On a few occasions prisoners themselves looked to the Andamans as places of self-fashioning in anonymity, with pasts erased and possibilities for new lives. These questions of new lives and 'starting over' are indeed among the salient narratives. “The transported convict, who was marginalized and rendered “socially dead” by virtue of having been transported, was integrated into not only state-sponsored political hierarchies but also given space to re-build and re-enact his social life” (Vaidik, p. 190).
This story of rebuilding--for good or ill--in the islands, is also a narrative that carries through Tilak Ranjan Bera’s work on the Nicobars. The logic for him is plain: the story he tells lies both before and after the staggering tsunami of 2004 that swamped not only the Nicobars, but much of the Indian Ocean basin, from Sumatra to the east coast of the African continent.
In fact, this evocation of “renewal” is very much the trajectory of Nicobars, as Bera traces the early contacts and settlement of the islands from Malay and Southeast Asian peoples as the indigenous inhabitants, through an island-by-island recounting of the devastation wrought by the 2004 tsunami and the attempts of the islanders to rebuild their lives. “I came to see the rejuvenation of the Nicobars, instead I found Nicobars in a reincarnated form, a new life and new way of living throughout the archipelago” (Bera, p. 279).
For readers, the special delight of Nicobars is to travel along with Bera from island to island, surveying the extraordinary foliage, atolls, trees, leatherback sea turtles, monkeys, red crabs, and megapode birds, while also appreciating the impacts of piracy, the shell and fiber trade, the Pacific War, Christian religious instruction, state education, and other human-made transformations that have changed the islands.
This is a richly illustrated work, with well over a hundred full-color photographs. Some are merely picturesque, but many more compare the outlines of islands now partially washed away or submerged since the tsunami, indicating the power of natural forces in shaping oceanic histories. Many more are scenes from villages and emplacements that underscore the continuity of living communities, constantly evolving in the face of newer challenges. “The tsunami was a great leveler. It has overhauled their way of living and possibly forced them to come closer culturally to the rest of the country” (Bera, p. 278).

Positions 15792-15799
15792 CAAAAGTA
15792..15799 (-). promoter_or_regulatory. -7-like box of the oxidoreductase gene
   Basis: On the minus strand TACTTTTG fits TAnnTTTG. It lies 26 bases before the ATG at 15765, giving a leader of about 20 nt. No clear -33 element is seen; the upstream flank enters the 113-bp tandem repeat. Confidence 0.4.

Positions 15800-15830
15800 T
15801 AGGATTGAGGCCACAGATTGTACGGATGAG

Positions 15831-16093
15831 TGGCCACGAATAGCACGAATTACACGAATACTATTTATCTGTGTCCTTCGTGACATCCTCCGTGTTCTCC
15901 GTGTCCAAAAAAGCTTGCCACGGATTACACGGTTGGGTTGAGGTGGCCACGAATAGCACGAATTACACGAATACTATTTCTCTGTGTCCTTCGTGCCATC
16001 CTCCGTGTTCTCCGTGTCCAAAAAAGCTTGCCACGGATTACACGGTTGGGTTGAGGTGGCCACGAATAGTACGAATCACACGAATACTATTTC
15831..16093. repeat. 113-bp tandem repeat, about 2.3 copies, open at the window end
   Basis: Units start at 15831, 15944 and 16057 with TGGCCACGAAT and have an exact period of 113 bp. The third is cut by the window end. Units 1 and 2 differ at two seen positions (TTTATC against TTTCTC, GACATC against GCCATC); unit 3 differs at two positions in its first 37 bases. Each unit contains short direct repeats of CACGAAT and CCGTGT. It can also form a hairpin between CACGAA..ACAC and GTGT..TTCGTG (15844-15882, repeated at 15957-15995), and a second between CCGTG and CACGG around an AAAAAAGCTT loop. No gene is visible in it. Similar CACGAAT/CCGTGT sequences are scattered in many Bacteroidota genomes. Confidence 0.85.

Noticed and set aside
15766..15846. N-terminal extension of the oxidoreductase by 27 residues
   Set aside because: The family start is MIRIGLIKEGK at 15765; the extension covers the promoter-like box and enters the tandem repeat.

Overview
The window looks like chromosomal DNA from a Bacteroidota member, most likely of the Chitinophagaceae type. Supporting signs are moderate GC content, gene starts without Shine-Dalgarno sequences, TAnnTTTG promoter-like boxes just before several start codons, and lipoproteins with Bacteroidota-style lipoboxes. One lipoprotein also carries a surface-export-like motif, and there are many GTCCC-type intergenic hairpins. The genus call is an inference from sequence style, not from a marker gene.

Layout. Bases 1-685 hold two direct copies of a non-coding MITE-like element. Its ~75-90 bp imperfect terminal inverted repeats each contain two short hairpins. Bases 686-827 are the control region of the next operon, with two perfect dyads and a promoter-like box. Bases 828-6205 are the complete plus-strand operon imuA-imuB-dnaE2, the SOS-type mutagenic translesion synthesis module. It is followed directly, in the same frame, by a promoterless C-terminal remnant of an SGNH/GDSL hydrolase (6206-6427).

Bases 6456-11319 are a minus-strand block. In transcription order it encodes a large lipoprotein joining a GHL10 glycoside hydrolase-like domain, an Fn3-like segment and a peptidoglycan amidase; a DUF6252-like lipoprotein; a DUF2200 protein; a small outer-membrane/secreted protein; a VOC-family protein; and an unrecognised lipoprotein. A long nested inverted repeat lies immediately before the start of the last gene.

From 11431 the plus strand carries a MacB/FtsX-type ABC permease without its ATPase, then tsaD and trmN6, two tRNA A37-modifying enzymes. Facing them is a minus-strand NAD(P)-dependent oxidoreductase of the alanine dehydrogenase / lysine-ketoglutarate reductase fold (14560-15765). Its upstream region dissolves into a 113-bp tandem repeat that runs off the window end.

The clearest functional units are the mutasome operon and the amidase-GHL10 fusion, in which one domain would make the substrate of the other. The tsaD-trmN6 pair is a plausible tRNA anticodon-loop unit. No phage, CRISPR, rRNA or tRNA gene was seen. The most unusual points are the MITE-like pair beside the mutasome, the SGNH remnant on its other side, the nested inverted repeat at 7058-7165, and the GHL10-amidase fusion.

That “rest of the country” is, of course, India. Both Bera’s and Vaidik’s works focus on islands, yet both are very much about the influences of the mainland. As Bera suggests, the old society in the Nicobars cannot be reconstructed, and the post-tsunami islands have been shaped by resettled communities, expanded state education programs, and greater economic support from India.
To his credit, Bera is never nostalgic for a lost paradise, even if some chapters border on simple description of sights and encounters. The early parts of the book do play up outsider reports of simple living by fruit, fish, and rainwater (“In this land of abundance, one can easily survive without any material wealth” [Bera, p. 29]), yet the latter chapters are about the political imbroglios and sovereignty questions that join the islands to India, underscoring Japanese invaders in 1942 who “began torturing English-speaking Nicobarese on mere suspicion” (Bera, p. 59), and a 1968 visit by Prime Minister Indira Gandhi who made “efforts to establish a civilian Indian population in this strategically located island” (Bera, p. 168).
By focusing locally, Bera’s work is often a helpful complement to Vaidik’s related study in another way. Vaidik’s research is concentrated in the colonial period of the Andamans. The peoples of the Andamans, the indigenous inhabitants themselves, are discussed a bit, but do not figure consistently in the narrative. They are largely figures of imperial creation: “discursive cannibals, pesky natives, pliant guides, trackers, and anthropological specimens” whose presence is “marked by their absence” (Vaidik, p. 15). Bera’s ethnographic approach in the Nicobars is here a ready complement to Vaidik’s work on the Andamans. Vaidik concentrates heavily on the declared “imperial” and colonial focus, and thus the reader learns much about the Indian immigrants, prisoners, British authorities, and “savage” representations.
Bera provides the “savages” with their own chronicler, working through his own travel diary to produce extensive commentaries on the material situation, language, marital customs, trading systems, and political organization of the Nicobar island peoples. While still a series of representations, the local inhabitants become central characters, mediating between the interests of Indian governments and British legacies. In his case, Bera is particularly keen to describe the “new lives” that the Nicobar islanders are making for themselves since the devastation of the tsunami.
Vaidik is strongly analytic and rigorously discursive; Bera is lyrical and meditative. These are both engaging works of transformed lives, and the remarkable implications of small, island places, and the many political, cultural, and historical connections they maintain to the rest of the world.
If there is additional discussion of this review, you may access it through the network, at: https://networks.h-net.org/h-asia.
Matt Matsuda. Review of Bera, Tilak Ranjan, A Journey through Nicobars: A History of Nicobar Islands Pre and Post Tsunami and
Vaidik, Aparna, Imperial Andamans: Colonial Encounter and Island History.
H-Asia, H-Net Reviews.